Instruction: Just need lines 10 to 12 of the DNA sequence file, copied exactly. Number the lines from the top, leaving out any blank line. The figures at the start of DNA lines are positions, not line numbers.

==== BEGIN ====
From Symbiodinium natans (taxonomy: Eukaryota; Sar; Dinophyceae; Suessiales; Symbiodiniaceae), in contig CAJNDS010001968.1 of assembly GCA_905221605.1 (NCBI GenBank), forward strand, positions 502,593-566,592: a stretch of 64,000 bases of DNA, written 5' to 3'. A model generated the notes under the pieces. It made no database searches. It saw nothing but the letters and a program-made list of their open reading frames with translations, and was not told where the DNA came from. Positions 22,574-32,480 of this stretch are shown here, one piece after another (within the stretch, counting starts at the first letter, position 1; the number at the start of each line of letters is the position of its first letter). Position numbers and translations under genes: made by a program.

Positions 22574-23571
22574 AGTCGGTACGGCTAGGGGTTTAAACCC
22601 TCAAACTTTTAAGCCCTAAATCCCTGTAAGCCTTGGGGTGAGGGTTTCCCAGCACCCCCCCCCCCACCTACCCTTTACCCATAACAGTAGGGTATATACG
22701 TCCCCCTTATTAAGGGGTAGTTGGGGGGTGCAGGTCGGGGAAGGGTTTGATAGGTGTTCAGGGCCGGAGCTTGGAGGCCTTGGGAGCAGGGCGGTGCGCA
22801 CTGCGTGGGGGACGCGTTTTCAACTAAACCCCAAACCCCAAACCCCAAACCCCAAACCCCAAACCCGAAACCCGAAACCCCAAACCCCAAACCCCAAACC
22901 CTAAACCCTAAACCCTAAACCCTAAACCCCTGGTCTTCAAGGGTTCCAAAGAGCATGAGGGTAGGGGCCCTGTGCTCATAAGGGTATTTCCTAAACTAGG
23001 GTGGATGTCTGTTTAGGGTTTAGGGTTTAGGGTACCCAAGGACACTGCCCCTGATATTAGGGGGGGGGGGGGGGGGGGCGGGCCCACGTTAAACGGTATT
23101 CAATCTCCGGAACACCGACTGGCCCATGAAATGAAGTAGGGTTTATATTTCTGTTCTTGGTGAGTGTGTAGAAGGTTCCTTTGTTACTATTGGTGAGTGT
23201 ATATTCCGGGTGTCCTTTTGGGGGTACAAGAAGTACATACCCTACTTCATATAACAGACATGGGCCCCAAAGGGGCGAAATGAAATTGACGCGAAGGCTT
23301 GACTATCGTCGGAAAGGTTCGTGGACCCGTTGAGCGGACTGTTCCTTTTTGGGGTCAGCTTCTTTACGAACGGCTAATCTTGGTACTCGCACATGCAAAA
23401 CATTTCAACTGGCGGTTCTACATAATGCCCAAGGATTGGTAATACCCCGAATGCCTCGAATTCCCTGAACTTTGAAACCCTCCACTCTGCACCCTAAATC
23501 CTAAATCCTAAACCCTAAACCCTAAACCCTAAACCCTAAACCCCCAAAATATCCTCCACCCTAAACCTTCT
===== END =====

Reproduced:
23201 ATATTCCGGGTGTCCTTTTGGGGGTACAAGAAGTACATACCCTACTTCATATAACAGACATGGGCCCCAAAGGGGCGAAATGAAATTGACGCGAAGGCTT
23301 GACTATCGTCGGAAAGGTTCGTGGACCCGTTGAGCGGACTGTTCCTTTTTGGGGTCAGCTTCTTTACGAACGGCTAATCTTGGTACTCGCACATGCAAAA
23401 CATTTCAACTGGCGGTTCTACATAATGCCCAAGGATTGGTAATACCCCGAATGCCTCGAATTCCCTGAACTTTGAAACCCTCCACTCTGCACCCTAAATC